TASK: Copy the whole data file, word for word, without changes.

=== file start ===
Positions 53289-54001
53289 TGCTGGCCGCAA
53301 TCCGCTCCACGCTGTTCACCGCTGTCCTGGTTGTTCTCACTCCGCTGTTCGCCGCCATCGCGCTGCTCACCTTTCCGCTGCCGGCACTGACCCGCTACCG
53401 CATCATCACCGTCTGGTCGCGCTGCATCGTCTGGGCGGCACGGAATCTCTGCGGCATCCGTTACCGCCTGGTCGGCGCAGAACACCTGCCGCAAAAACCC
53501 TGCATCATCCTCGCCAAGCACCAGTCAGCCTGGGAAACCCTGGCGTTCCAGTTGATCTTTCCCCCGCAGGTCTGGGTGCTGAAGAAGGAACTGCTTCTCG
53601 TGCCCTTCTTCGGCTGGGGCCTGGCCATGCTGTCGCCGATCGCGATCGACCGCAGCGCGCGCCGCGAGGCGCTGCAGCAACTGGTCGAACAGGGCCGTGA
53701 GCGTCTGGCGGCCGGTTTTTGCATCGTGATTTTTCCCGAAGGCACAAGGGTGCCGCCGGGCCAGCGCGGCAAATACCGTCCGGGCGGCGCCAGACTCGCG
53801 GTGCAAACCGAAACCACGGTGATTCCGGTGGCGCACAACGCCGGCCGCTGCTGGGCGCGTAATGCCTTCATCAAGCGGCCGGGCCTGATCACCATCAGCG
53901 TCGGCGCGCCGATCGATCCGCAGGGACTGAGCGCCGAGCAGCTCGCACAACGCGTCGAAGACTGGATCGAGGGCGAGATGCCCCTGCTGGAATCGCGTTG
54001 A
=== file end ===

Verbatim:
Positions 53289-54001
53289 TGCTGGCCGCAA
53301 TCCGCTCCACGCTGTTCACCGCTGTCCTGGTTGTTCTCACTCCGCTGTTCGCCGCCATCGCGCTGCTCACCTTTCCGCTGCCGGCACTGACCCGCTACCG
53401 CATCATCACCGTCTGGTCGCGCTGCATCGTCTGGGCGGCACGGAATCTCTGCGGCATCCGTTACCGCCTGGTCGGCGCAGAACACCTGCCGCAAAAACCC
53501 TGCATCATCCTCGCCAAGCACCAGTCAGCCTGGGAAACCCTGGCGTTCCAGTTGATCTTTCCCCCGCAGGTCTGGGTGCTGAAGAAGGAACTGCTTCTCG
53601 TGCCCTTCTTCGGCTGGGGCCTGGCCATGCTGTCGCCGATCGCGATCGACCGCAGCGCGCGCCGCGAGGCGCTGCAGCAACTGGTCGAACAGGGCCGTGA
53701 GCGTCTGGCGGCCGGTTTTTGCATCGTGATTTTTCCCGAAGGCACAAGGGTGCCGCCGGGCCAGCGCGGCAAATACCGTCCGGGCGGCGCCAGACTCGCG
53801 GTGCAAACCGAAACCACGGTGATTCCGGTGGCGCACAACGCCGGCCGCTGCTGGGCGCGTAATGCCTTCATCAAGCGGCCGGGCCTGATCACCATCAGCG
53901 TCGGCGCGCCGATCGATCCGCAGGGACTGAGCGCCGAGCAGCTCGCACAACGCGTCGAAGACTGGATCGAGGGCGAGATGCCCCTGCTGGAATCGCGTTG
54001 A